the table had a compressed air motor. I do not know at this time when it
          was installed.

          PKL

          >From: "Randy & Lorraine" <rldecker@...>
          >Reply-To: FJGRailroad@yahoogroups.com
          >To: <FJGRailroad@yahoogroups.com>
          >Subject: Re: [FJGRailroad] Gloversville Turntable
          >Date: Fri, 21 Sep 2001 22:15:57 -0400
          >
          >Thanks Malcolm I have heard the turntable was electrified by the guy's in
          >the shops now I have it from two good sources!
          > ----- Original Message -----
          > From: Malcolm Horton
          > To: FJ&G Yahoogroups
          > Sent: Thursday, September 20, 2001 12:59 PM
          > Subject: [FJGRailroad] Gloversville Turntable
          >
          >
          > I recall visiting the Gloversville turntable with my father on a Sunday
          >afternoon in 1936 0r 1937. A Mr. English was tending the fires in the
          >locomotives and, as with many such jobs, he was lonely. Dad knew him. He
          >ran the turntable around to the proper track for a locomotive which had
          >some steam pressure in it and brought out the locomotive for us to admire.
          >I got to ride it back into the round house (I was 13 or 14 years old at the
          >time). The turntable was operated by an electric motor which got its power
          >from the nearby 600 volt trolley line. There was a drum controller in the
          >cab of the turntable which allowed the turntable to be operated in either
          >direction. After the trolleys were abandoned in 1938, there was no direct
          >current available so the turntable had to be repowered. I vaguely remember
          >hearing that it got its power either from steam or compressed air from the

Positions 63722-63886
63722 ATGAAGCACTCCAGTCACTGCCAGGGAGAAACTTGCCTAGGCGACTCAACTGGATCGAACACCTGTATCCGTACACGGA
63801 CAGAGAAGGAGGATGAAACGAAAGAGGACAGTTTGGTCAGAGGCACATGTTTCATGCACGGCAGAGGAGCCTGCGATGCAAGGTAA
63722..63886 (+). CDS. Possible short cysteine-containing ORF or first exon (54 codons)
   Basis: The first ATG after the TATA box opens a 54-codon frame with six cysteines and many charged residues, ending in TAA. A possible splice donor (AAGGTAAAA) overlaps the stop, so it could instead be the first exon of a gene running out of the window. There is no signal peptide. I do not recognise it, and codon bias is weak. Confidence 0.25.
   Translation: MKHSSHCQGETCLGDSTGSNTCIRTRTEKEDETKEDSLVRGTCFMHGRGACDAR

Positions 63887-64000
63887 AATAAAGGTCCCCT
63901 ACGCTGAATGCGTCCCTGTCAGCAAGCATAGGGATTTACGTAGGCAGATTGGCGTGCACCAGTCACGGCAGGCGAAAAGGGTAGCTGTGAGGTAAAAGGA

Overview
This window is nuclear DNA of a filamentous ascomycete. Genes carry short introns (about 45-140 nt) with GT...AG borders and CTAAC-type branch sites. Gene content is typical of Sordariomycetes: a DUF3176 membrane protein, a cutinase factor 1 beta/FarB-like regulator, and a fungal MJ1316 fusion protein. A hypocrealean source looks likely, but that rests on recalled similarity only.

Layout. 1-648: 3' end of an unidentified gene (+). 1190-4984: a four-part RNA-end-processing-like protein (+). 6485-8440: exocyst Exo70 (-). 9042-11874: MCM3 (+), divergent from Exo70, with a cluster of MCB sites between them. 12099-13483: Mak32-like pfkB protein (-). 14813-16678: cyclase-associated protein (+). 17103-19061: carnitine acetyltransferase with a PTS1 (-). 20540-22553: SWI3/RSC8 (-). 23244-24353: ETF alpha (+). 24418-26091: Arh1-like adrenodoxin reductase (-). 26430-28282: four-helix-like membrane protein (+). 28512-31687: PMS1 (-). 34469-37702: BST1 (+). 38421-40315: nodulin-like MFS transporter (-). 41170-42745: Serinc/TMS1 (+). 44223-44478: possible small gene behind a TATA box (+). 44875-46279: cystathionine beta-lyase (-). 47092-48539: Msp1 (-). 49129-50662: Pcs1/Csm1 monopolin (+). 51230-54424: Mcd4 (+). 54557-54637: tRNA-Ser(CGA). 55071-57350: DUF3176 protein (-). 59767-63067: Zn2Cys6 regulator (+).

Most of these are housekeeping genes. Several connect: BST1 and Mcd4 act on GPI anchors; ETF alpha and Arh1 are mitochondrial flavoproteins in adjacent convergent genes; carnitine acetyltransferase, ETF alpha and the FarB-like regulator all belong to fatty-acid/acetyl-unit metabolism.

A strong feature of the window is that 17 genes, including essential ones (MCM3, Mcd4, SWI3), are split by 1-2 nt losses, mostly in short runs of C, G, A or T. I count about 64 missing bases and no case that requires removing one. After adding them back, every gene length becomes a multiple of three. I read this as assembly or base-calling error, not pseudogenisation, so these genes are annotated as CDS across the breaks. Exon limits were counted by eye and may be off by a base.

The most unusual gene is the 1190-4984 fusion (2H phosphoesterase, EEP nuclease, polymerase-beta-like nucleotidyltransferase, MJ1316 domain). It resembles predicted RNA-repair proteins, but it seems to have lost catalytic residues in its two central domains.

>locomotive to be turned, however I never checked this out personally.
          >
          > Malcolm Horton
          >
          >
          >
          > Visit Gino's F.J.G.R.R. Page at
          > http://www.capital.net/~dicarlos/
          >
          > Visit The Greater Capital District Railfan Assocation At
          >http://www.trainweb.com/gcdra/
          >
          > Visit The Site For Existing Railroad Stations
          > in New York State at
          > http://ny.existingstations.com/
          >
          > Your use of Yahoo! Groups is subject to the Yahoo! Terms of Service.
          >


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        • Paul Charland
          Hi All, Anybody know the length of the Gloversville Turntable? Paul :-)
          Message 4 of 13 , Jul 22, 2004
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            Hi All,

            Anybody know the length of the Gloversville Turntable?

            Paul :-)
          • paul larner
            Believe it to have been 65 feet. PKL
            Message 5 of 13 , Jul 22, 2004
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              Believe it to have been 65 feet.

              PKL


              >From: Paul Charland <p.charlie@...>
              >Reply-To: FJGRailroad@yahoogroups.com
              >To: FJGRailroad@yahoogroups.com
              >Subject: [FJGRailroad] Gloversville Turntable
              >Date: Thu, 22 Jul 2004 13:53:17 -0400
              >
              >Hi All,
              >
              >Anybody know the length of the Gloversville Turntable?
              >
              >Paul :-)
              >
            • Saul Kalbfeld
              Why was the Gloversville turntable abandoned when there was still usefulness? It s not like it was a high maintenance asset and it could have supported the
              Message 6 of 13 , Feb 23, 2010